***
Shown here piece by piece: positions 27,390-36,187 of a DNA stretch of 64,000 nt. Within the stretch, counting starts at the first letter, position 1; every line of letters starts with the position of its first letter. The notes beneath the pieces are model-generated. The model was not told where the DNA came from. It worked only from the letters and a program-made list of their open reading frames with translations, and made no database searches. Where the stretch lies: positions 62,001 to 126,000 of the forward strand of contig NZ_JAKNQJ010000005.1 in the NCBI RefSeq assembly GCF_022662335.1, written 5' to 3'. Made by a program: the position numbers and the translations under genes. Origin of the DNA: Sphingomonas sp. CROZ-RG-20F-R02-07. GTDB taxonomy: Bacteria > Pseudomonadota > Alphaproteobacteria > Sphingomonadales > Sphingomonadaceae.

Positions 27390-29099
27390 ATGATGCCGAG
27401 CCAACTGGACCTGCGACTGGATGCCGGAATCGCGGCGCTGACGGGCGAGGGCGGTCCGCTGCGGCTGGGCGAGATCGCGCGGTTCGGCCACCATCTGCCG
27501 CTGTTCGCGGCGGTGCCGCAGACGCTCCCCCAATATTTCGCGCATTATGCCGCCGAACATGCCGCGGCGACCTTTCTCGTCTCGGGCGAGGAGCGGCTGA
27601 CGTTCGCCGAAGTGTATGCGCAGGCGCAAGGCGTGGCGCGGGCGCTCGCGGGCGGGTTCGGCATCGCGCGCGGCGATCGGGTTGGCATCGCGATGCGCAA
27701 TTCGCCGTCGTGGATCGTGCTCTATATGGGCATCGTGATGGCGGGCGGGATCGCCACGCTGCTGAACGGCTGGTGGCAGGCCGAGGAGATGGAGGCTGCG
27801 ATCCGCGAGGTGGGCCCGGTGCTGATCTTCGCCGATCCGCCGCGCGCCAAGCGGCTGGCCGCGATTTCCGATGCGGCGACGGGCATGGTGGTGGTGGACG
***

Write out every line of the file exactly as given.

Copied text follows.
Shown here piece by piece: positions 27,390-36,187 of a DNA stretch of 64,000 nt. Within the stretch, counting starts at the first letter, position 1; every line of letters starts with the position of its first letter. The notes beneath the pieces are model-generated. The model was not told where the DNA came from. It worked only from the letters and a program-made list of their open reading frames with translations, and made no database searches. Where the stretch lies: positions 62,001 to 126,000 of the forward strand of contig NZ_JAKNQJ010000005.1 in the NCBI RefSeq assembly GCF_022662335.1, written 5' to 3'. Made by a program: the position numbers and the translations under genes. Origin of the DNA: Sphingomonas sp. CROZ-RG-20F-R02-07. GTDB taxonomy: Bacteria > Pseudomonadota > Alphaproteobacteria > Sphingomonadales > Sphingomonadaceae.

Positions 27390-29099
27390 ATGATGCCGAG
27401 CCAACTGGACCTGCGACTGGATGCCGGAATCGCGGCGCTGACGGGCGAGGGCGGTCCGCTGCGGCTGGGCGAGATCGCGCGGTTCGGCCACCATCTGCCG
27501 CTGTTCGCGGCGGTGCCGCAGACGCTCCCCCAATATTTCGCGCATTATGCCGCCGAACATGCCGCGGCGACCTTTCTCGTCTCGGGCGAGGAGCGGCTGA
27601 CGTTCGCCGAAGTGTATGCGCAGGCGCAAGGCGTGGCGCGGGCGCTCGCGGGCGGGTTCGGCATCGCGCGCGGCGATCGGGTTGGCATCGCGATGCGCAA
27701 TTCGCCGTCGTGGATCGTGCTCTATATGGGCATCGTGATGGCGGGCGGGATCGCCACGCTGCTGAACGGCTGGTGGCAGGCCGAGGAGATGGAGGCTGCG
27801 ATCCGCGAGGTGGGCCCGGTGCTGATCTTCGCCGATCCGCCGCGCGCCAAGCGGCTGGCCGCGATTTCCGATGCGGCGACGGGCATGGTGGTGGTGGACG